Nonprofit Leader Spotlight
Day after day, our East team has the honor to work with a variety of nonprofits whose work shapes communities all along the Eastern Seaboard. Each of these organizations holds a rich history and a strong significance for its stakeholders, whether through the care it provides, the wild lands it preserves, or the students it educates.
Last year, our client Shakespeare Theatre Company (STC) announced that its Artistic Director Michael Kahn would retire following its 2019 season. Michael joined the Theatre for its first production in 1986, and his retirement will cap off three decades of transformative leadership with the renowned Washington, DC institution.
To learn more about his legacy, we spoke with Michael about the Theatre’s accomplishments, his first days with the institution, and what the future holds.
Setting the stage
A young company, STC faced an uncertain fate when Michael joined its ranks. The institution looked to his robust directorial experience to help establish the Theatre, and Michael set his sights high from the beginning. He worked to create the proper atmosphere for a preeminent classical theater, ensuring that all the necessary resources were in place.
However, Michael’s vision encompassed more than the inner workings of each production. “Once I was there, it was very important that the Theatre not only do really good work with the type of material it was devoted to but that it also would become a significant part of the community,” he explained.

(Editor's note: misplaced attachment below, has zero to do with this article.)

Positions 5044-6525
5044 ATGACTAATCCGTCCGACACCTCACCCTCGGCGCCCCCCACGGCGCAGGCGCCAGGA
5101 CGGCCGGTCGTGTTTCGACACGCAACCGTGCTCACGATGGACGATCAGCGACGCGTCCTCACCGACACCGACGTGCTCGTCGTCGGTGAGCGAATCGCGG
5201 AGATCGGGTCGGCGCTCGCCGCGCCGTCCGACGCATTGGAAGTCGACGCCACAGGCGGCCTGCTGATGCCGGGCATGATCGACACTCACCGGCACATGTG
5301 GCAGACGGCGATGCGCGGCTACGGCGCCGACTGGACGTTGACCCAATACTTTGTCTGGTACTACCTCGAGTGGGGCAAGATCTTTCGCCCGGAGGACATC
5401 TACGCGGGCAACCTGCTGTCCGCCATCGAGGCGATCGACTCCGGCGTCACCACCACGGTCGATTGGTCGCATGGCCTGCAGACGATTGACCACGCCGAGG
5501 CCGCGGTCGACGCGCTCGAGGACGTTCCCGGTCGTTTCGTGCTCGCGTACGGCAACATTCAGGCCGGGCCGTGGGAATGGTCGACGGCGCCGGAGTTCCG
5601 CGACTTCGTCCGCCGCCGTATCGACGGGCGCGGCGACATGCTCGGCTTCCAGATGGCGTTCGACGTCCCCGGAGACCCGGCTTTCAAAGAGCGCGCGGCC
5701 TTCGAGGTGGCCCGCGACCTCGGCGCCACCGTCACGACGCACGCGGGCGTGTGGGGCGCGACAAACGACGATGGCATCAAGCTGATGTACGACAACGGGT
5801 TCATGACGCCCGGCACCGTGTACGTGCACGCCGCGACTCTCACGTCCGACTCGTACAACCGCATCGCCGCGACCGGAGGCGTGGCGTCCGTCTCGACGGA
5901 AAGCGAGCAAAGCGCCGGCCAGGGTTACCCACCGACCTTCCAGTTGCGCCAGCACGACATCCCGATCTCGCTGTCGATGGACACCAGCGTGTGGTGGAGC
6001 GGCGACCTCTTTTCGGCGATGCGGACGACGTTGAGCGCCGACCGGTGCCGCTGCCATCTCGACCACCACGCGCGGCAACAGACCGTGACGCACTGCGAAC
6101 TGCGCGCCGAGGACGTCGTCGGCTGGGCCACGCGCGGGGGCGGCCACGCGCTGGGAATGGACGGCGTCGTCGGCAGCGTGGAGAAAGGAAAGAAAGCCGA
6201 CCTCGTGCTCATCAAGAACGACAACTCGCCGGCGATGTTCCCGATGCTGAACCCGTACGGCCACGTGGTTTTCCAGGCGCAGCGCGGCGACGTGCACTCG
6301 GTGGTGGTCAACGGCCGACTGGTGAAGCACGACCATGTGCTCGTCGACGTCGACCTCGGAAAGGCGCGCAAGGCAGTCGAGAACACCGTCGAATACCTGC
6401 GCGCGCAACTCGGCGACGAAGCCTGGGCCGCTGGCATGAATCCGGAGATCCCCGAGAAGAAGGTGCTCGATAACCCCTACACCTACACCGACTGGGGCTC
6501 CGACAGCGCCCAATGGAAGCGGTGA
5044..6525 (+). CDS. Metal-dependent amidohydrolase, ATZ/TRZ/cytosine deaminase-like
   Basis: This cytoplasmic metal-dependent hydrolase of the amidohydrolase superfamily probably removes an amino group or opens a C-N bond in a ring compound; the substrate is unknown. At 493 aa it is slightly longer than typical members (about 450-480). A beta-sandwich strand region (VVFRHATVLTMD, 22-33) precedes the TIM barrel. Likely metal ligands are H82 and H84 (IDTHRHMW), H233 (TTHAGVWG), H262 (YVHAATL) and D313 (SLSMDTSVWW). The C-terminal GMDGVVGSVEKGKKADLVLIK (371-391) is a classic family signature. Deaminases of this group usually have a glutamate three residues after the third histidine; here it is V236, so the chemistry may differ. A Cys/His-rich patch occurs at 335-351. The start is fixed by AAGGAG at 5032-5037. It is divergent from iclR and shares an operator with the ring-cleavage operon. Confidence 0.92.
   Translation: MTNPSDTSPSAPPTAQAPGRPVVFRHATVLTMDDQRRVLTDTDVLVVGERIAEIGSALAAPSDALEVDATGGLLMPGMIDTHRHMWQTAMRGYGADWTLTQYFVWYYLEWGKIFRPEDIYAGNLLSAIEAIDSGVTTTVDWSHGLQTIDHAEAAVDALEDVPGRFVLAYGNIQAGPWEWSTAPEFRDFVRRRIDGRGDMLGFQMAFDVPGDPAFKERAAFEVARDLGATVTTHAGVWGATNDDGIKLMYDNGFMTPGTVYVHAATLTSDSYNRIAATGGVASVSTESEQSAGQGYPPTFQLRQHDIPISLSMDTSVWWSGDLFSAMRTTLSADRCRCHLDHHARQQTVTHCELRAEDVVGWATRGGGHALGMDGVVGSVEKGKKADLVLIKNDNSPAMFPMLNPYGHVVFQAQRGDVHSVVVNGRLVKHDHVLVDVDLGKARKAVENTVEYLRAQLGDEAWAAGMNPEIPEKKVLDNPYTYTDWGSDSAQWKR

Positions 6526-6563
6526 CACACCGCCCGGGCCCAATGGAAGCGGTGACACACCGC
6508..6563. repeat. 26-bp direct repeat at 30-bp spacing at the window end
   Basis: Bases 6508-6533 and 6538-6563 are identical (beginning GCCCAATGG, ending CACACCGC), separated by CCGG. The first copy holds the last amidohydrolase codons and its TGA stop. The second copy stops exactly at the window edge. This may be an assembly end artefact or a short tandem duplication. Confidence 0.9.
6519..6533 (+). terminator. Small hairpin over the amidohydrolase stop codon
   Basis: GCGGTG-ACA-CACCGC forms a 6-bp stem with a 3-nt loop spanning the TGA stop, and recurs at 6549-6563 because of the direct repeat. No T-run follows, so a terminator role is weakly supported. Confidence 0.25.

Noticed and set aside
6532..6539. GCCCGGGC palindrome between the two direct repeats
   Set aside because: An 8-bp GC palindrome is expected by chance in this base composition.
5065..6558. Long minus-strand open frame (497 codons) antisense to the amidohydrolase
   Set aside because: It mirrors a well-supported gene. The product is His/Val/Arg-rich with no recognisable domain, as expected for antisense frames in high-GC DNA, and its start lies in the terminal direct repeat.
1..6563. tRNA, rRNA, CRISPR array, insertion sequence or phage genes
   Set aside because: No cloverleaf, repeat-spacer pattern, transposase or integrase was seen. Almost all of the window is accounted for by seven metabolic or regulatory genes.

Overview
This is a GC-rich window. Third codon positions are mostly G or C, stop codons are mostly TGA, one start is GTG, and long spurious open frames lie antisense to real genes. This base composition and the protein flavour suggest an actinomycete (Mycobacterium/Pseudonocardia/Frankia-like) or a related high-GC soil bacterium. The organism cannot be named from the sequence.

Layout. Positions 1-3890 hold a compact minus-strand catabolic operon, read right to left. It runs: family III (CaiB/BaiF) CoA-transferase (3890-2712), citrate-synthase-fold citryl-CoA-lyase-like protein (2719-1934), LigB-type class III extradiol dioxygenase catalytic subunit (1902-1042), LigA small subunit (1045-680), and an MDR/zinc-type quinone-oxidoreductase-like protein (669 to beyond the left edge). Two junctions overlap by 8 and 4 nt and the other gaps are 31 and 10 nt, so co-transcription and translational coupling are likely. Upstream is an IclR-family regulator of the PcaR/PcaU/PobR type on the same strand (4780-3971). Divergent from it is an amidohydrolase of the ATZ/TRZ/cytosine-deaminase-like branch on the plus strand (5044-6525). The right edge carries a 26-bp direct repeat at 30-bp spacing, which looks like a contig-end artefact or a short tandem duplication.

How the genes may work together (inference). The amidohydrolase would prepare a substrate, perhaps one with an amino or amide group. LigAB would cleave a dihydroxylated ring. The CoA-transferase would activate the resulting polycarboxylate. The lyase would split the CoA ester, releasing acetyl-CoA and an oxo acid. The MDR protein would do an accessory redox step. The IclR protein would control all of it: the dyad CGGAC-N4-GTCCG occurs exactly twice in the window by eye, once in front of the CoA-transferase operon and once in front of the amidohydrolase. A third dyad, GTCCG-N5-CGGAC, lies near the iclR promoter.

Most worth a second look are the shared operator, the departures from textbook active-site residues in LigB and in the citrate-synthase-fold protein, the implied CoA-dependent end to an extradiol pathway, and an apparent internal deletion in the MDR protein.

Building support outside the Theatre’s walls
To foster strong ties throughout the Washington, DC region, the Theatre sought to define itself across three primary focuses: its work on the stage, its work in the community, and its work in the schools. STC began offering free Shakespeare every summer and made representation a priority, ensuring that the cast on stage reflected the diversity of the audiences in Washington.
Its education programs now reach every middle and high school in the Greater DC area, demonstrating that community involvement is just as important to STC as its devotion to the art of theatre. As interest increased, STC outgrew its original theatre, moving to a larger space—and then an even larger one.
Michael credits STC’s broad base of supporters for the Theatre’s lengthy list of accomplishments. “I’m very grateful we’ve had donors who have been with us for the entire 30 years that I’ve been here,” he remarked. From these longtime individual donors, to the city’s significant investment, to people who discover their love for theatre each year, STC is a product of the community’s financial and emotional support.
Looking to the next act
30 years ago, there were only four theatres in Washington, DC. Today, there are more than 60 companies producing theatre in the city. Shakespeare Theater Company has played an instrumental role in creating this vibrant culture where so many theatres can thrive, reaching thousands of people.
In contemplating the future, Michael is looking forward to the appointment of a new Artistic Director. He awaits the energy and fresh approach they will bring to the Theatre’s classic work—and he knows they will become an important part of the STC community, all across Greater Washington, DC.